What Is the Acid Mantle?
What is your acid mantle?
The acid mantle is a very thin, slightly acidic coating that forms on the surface of human skin and serves as a barrier to bacteria, viruses, and other potentially harmful pollutants. The sebaceous gland secretes sebum, which when combined with sweat forms the acid mantle. The microbiome of our skin serves as our first line of defense against disease, infection, and pathogens. The microbiome, also known as our ‘acid mantle’ in the skin world, has a pH of 4.5-5.5, which is great for stopping alkali-loving bacteria.
The acid mantle’s composition is slightly acidic, due to the combination of amino acids from sweat and triglycerides, fatty acids, and wax esters found in sebum. So it’s normal that your skin barrier is slightly acidic. This acidity (the acid mantle) acts as a buffer against the growth of bacteria, viruses, and fungus that can injure your skin and cause infections and other skin disorders. The acid mantle is mainly a chemical barrier.
Why is it important to my skin?
The acid mantle’s primary function is to keep good things (like moisture) in while keeping bad things (like germs and pollution) out. Consider it a necessary shield—the unseen face mask you didn’t realise you were wearing. There is a liquid material inside cells, however the pH of this liquid is maintained and is unaffected by external / environmental influences. When we talk about the pH of our skin, we’re actually referring to the pH of an ultra-thin moist film barrier that sits on top of it. Some helpful bacteria thrive in this damp atmosphere. The volume and quality of our perspiration can cause a modest alteration in the pH of our skin. This is directly related to what (and how much) we drink and eat, as well as whether or not we participate in sports or other physical activities, and whether or not we take any medications. A high-fat, high-protein ketogenic diet, for example, can cause your sweat to become more acidic.
What information can I find on keeping my Acid Mantle healthy?
There are many blogs dedicated to the protection of your skin’s natural layer of defence. The acid mantle and skin’s normal pH can be disrupted by a number of events. This can cause skin to become dry, red, irritated, and even look older. Among the most common are:
Cleansers and soaps: Cleaning can raise the pH of the skin, causing damage to the acid mantle, but it normally returns to its natural pH after a few hours. The pH of a product, as well as the sort of cleansing agents utilised, can have a big impact on this “return rate.” Because synthetic cleansing bars, such as Dove Beauty Bar, are slightly acidic/neutral and contain milder cleansers than a traditional bar of soap, they quickly return skin to its natural pH after usage. Other bar soaps have a higher pH, which means that skin takes longer to recover to its natural state after use.
Your age: The pH of skin can be affected by aging, according to research. Our skin’s pH fluctuates throughout our lives, from near neutral for newborns to somewhat acidic (lower pH) within the first year, and then gradually becomes more alkaline (higher pH) as we become older. The acid mantle can be weakened when pH rises with age.
Skin disease: Higher pH and a disordered acid mantle are linked to inflammatory skin illnesses such atopic dermatitis (eczema), rosacea, and acne. The importance of maintaining a normal pH level when treating these illnesses cannot be overstated.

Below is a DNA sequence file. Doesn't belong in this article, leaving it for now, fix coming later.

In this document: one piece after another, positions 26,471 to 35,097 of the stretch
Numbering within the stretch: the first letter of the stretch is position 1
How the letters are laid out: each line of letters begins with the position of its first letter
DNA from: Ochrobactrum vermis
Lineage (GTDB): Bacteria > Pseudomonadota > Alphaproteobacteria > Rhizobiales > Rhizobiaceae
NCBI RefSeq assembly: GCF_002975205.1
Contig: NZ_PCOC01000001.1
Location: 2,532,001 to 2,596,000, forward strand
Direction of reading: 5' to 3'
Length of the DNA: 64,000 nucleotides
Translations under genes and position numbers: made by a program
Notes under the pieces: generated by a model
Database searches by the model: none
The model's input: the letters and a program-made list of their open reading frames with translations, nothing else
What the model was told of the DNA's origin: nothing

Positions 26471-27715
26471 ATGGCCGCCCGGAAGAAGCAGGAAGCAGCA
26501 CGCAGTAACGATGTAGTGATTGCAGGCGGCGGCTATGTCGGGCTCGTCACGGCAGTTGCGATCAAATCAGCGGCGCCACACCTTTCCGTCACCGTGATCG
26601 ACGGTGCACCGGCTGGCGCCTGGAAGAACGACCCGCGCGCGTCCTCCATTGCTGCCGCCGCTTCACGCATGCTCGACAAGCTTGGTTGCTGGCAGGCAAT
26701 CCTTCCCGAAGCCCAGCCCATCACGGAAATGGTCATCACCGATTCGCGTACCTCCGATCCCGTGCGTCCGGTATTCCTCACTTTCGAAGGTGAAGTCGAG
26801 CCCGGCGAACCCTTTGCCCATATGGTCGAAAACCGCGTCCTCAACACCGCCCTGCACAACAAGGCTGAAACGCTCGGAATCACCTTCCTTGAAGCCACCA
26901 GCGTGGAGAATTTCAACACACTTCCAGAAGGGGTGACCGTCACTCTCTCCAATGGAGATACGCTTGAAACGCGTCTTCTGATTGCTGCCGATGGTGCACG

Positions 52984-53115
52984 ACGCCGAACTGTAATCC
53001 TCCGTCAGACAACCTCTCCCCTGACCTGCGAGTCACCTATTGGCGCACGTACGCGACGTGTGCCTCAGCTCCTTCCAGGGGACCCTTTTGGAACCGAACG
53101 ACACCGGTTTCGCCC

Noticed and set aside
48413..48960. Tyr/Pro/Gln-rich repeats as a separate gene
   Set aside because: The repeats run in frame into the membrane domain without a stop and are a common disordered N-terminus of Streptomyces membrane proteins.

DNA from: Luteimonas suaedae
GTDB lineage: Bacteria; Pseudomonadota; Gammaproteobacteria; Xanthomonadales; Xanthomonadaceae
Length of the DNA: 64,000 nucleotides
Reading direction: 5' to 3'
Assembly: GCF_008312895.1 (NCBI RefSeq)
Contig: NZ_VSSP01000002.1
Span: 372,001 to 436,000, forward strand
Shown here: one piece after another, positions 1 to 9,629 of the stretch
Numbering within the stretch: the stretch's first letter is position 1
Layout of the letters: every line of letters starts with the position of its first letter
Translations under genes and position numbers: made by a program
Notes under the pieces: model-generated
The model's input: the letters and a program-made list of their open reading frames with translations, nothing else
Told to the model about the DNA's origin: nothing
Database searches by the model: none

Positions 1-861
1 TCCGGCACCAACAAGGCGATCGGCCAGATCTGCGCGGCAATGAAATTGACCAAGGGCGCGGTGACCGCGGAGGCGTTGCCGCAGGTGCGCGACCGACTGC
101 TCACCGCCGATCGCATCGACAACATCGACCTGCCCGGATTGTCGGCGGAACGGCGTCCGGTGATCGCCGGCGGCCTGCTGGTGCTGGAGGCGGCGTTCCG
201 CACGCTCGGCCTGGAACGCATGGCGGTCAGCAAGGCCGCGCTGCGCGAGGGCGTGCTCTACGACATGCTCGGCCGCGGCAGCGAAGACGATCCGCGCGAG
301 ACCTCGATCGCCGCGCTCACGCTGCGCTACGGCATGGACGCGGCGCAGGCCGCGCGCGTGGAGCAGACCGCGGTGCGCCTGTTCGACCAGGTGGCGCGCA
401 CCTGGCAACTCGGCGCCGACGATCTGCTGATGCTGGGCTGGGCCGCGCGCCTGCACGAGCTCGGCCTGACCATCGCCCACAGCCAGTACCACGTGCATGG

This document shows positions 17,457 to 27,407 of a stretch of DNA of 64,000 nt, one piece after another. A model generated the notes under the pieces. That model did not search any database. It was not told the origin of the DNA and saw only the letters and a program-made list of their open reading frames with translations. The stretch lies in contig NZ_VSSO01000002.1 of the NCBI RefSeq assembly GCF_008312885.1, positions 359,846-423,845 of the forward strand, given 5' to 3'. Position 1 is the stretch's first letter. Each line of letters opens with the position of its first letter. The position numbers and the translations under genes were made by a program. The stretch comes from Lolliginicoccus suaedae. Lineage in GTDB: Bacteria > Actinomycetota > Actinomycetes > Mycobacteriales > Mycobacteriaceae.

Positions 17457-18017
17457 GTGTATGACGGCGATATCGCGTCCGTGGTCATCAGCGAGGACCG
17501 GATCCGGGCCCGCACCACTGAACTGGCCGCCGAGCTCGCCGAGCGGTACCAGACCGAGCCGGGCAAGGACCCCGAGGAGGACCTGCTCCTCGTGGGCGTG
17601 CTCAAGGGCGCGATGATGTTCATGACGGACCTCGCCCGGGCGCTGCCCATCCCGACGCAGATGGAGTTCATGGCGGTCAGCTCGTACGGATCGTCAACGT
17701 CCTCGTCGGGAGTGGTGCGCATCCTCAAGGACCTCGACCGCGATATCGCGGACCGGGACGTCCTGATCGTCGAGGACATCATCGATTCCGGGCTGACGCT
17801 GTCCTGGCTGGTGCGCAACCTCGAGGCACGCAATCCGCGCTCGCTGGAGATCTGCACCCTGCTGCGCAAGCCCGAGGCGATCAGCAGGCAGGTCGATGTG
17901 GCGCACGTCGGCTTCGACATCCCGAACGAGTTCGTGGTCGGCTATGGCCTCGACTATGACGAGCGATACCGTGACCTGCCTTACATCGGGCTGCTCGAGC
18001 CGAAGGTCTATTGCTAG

How do you fix or repair the acid mantle?
Switch to gentle cleansers that contain fatty acids, ceramides, and other barrier-repairing substances that cleanse skin without eroding the acid mantle, as Dr. Hayag recommends. Replace your bar soap with a syndet bar for the body, which has a lower pH and is softer on the skin. Consider how you exfoliate: Limit your use of exfoliating products, and if you must, avoid scrubs, which can harm your skin, and instead “choose for chemically exfoliating acids like salicylic, glycolic, and lactic acid,” according to Dr. Lee and apply the proper moisturisers: Some studies suggests that using a slightly acidic skincare product can help to balance out an increased skin pH and improve the acid mantle, but most skincare companies don’t reveal the pH of their products. “Use moisturisers that have compounds like hyaluronic acid, ceramides, and probiotics,” Dr. Hayag advises, rather than focusing on the pH of the product. If you have a skin condition then it’s always recommended to consult a medical professional: Some acid mantle abnormalities are linked to the inflammatory skin illnesses discussed above. So it’s always a good idea to speak with your dermatologist about any specific issues you have to get treatment options.
You can purchase creams that are made up of the same materials as your Acid Mantle, which can include:
- Aluminum Sulfate
- Calcium Acetate
- Trisodium EDTA
- Cetearyl Alcohol
- Sodium Lauryl Sulfate
- Sodium Cetearyl Sulfate
- Synthetic Beeswax
- Mineral Oil
- Aluminum Sulfate
- Calcium Acetate
- Trisodium EDTA
And of course, good old H2O (water).
How does protein create a mesh framework in the skin?
Collagen is the most frequent structural component found in the dermis. It creates a mesh-like framework that provides strength and flexibility to the skin. Collagen fibers are able to retain water and supply moisture to the epidermis because of glycosaminoglycans, which are moisture binding molecules. Elastin, a coil-like protein distributed throughout the dermis, is another protein that allows the skin to return to its former shape after stretching. Elastin, in other words, is responsible for the skin’s elasticity. Blood arteries, lymph vessels, neurons, and mast cells are all intertwined throughout the dermis. Mast cells are specialised cells that play a key part in the skin’s inflammatory response to invading microbes, allergies, and physical trauma.